We all love butter. Almost every household has some butter. The problem, however, is storage. In the past, the butter compartment in a refrigerator was the available storage option. Unfortunately, butter stored in a refrigerator would be so hard that a fresh piece would simply break apart, which made using it a challenge.
With a butter bell or a butter dish, butter can stay fresh, soft, and spreadable while on your counter. What is the difference between a butter dish and a butter bell? You might have come across these two popular storage options.
This post is a comparison between a butter bell vs. butter keeper. Let’s get started.
How do they differ?
The butter dish is simple. You have a dish, maybe with an attached flip-top lid. You also have a butter knife to help spread your butter on toast. The butter is stored inside the butter dish and is then stored on the counter. It remains at room temperature – the perfect temperature to keep it soft – and you do not need to refrigerate it.
The butter bell, on the other hand, is in two pieces. First, you have a bell, which holds the butter. You also have another bottom part which is filled with some cold water. To store the butter, you invert your bell in the bottom part and leave it on your counter.
One similarity there is between a butter bell vs. butter dish is that they both keep the butter in the best soft state. It remains easier to spread on toast at this temperature. You will notice, however, that using a butter bell is not as straightforward as with a butter dish.
You have to press your butter in the butter bell. To do that, you will need to start with some soft butter. If you have stored it in the refrigerator, we recommend you remove it and keep it at room temperature for a while. You should then use a spoon to press your butter on the top of part of the bell. Remember to go slowly trying to eliminate any air pockets.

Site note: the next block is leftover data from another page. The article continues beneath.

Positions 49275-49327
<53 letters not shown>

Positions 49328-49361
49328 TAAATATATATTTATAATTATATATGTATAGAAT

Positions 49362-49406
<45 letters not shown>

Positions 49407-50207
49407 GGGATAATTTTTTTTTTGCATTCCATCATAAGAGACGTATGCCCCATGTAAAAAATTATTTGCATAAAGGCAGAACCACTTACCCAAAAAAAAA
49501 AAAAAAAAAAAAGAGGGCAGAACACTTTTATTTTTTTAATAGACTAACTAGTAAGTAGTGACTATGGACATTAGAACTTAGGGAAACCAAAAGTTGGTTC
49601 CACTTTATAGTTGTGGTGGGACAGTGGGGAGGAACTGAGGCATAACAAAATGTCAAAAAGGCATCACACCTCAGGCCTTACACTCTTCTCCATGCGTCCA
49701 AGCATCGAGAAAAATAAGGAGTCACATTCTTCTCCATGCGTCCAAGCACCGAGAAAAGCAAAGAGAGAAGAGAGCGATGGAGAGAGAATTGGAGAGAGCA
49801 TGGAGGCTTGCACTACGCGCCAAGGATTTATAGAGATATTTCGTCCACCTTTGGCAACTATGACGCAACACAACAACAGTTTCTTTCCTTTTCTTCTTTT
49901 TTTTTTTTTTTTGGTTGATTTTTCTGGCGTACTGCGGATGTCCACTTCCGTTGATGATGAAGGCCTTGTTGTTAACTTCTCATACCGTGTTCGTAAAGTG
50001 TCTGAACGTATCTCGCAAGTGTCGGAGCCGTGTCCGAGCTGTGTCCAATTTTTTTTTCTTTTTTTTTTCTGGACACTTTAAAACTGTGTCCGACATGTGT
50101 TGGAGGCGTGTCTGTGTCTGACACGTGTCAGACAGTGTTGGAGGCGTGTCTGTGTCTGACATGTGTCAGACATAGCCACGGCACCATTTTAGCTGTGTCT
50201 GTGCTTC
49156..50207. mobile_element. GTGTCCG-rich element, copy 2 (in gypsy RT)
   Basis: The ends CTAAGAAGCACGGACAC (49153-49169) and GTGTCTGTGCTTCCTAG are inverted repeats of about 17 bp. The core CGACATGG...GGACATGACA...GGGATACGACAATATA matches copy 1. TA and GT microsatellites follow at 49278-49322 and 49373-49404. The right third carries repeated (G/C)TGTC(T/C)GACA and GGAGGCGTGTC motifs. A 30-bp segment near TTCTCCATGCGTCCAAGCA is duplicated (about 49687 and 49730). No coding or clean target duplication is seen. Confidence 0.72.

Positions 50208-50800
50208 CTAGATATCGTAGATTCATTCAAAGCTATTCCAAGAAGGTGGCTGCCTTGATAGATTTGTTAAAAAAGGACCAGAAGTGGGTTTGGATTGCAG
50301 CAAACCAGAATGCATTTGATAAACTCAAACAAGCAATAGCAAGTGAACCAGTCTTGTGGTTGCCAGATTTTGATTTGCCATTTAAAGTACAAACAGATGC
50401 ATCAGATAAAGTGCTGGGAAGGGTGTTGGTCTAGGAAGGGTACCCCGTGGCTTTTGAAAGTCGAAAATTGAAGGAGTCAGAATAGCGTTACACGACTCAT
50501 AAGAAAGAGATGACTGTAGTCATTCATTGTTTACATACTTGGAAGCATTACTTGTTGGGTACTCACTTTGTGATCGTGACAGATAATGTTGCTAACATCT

Once the bell is full of butter, add some water to the other half of the butter bell. You will often find some that have lines where your water should reach. If not, about half an inch will be adequate. Water at room temperature is best. Also, make an effort to change the water every two days.
Which is better?
We should start by acknowledging that the best choice for you depends on your preference. However, we have to mention that there are certain disadvantages of a butter crock.
It is a high-maintenance storage option compared to a butter dish. Remember you have to change the water after two days. At the same time, when it is really hot, the butter will melt and fall into the water. You would have to place it in a fridge when it’s hot.
There is a difference between a butter bell vs. butter keeper. However, they are both functional in that they can store butter at a good temperature to keep it soft and ready to use. What do you think about these two butter storage options?
Feel free to share your observations with me in the comments section!